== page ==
Wonder Horse: The True Story of the World's Smartest Horse (review)
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Reviewed by
McCully, Emily Arnold. Wonder Horse: The True Story of the World's Smartest Horse; written and illus. by Emily Arnold McCully. Holt, 2010 [32p]. ISBN 978-0-8050-8793-2 $16.99 Reviewed from galleys R Gr. 2-4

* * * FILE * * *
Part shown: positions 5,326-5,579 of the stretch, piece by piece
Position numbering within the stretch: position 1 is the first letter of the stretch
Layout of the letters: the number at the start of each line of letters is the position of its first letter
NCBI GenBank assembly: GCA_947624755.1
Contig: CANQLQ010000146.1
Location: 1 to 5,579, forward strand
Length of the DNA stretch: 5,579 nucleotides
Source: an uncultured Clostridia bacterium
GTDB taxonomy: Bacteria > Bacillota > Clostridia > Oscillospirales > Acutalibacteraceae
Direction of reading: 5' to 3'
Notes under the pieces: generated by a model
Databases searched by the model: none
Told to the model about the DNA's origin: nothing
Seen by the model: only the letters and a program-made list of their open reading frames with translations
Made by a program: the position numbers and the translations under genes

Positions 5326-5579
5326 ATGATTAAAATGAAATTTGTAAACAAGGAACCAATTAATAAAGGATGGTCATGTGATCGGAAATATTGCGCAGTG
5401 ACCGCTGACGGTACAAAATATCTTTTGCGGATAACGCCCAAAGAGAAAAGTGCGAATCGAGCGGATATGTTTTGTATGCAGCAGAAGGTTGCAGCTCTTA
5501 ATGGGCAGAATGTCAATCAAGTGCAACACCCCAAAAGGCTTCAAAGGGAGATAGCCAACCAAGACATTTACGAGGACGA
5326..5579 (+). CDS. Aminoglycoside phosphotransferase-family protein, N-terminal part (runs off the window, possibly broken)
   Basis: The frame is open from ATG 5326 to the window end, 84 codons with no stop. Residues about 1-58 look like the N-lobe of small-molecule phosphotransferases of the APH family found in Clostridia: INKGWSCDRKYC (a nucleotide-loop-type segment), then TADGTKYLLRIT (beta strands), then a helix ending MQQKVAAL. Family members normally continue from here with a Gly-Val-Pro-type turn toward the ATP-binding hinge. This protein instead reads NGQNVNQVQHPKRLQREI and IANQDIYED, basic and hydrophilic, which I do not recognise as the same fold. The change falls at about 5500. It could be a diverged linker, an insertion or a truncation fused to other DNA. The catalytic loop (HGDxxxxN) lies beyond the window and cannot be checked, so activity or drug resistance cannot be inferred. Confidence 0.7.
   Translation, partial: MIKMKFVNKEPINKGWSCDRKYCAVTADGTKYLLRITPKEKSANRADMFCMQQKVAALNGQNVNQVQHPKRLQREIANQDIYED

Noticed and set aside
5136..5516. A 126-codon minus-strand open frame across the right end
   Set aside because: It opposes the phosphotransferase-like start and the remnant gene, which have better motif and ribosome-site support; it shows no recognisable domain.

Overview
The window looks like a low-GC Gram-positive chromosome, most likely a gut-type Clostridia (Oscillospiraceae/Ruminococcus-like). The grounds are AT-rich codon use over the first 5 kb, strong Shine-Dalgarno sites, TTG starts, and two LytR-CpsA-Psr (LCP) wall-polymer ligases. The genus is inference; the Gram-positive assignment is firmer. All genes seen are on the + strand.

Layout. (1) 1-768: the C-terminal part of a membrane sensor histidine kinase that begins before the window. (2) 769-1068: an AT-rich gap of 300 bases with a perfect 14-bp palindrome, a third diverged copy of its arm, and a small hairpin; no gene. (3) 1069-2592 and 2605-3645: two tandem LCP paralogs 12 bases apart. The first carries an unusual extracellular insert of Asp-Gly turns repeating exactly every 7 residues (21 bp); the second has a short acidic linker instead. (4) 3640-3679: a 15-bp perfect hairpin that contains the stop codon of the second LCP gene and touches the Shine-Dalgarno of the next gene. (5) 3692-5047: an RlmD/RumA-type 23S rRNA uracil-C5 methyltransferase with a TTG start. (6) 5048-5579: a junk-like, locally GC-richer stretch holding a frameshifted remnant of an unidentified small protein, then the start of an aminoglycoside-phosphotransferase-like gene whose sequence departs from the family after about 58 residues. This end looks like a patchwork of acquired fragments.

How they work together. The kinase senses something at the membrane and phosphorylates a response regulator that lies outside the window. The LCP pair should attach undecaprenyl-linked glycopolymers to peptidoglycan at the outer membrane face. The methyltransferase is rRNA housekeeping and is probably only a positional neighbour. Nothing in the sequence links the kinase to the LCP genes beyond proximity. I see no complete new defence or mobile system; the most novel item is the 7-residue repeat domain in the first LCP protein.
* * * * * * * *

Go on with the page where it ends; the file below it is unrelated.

Now a footnote in history, Jim Key was, at the beginning of the twentieth century, one of the best-known horses in America, and his owner and handler "Doc" Bill Key one of the most respected and successful African-American businessmen. McCully follows their story from Key-the-human's birth into slavery, post–Civil War work as a veterinarian, invention of his wildly successful Keystone Liniment, and love of horses. Key-the-horse was born an unprepossessing and misshapen runt, who gradually won his owner's heart with his clever and playful nature; Doc Key taught Jim how to identify letters and perform mathematics, and the horse turned into not only a famous stage show but also the poster pony for kind treatment of animals ("Jim Key Educated by Kindness," read the newspaper headlines). McCully's compact, picture-book-style story—despite the subtitle, proffered here as a fictionalized tale—can only scratch the surface of this fascinating slice of American history, but she capably touches on the major aspects of Jim and Doc's fame. Though her concluding note is thoughtfully measured in its assessment of Jim's actual intelligence, the main text is affectionately partisan, embracing Jim's abilities wholeheartedly ("Jim spelled, made change from a cash register, danced to music, and bowed to ladies in the audience, flicking his tail and grinning"). While McCully's animals occasionally look a little stiffly assembled, there's a rustic strength to her artwork and an energy to its cast that particularly suits the booming vigor of the time. Young animal lovers will appreciate this as a readaloud as well as a readalone, and it could slide in as an intro to a discussion of Barnumesque period showmen and spectacle. A brief bibliography is included. [End Page 494]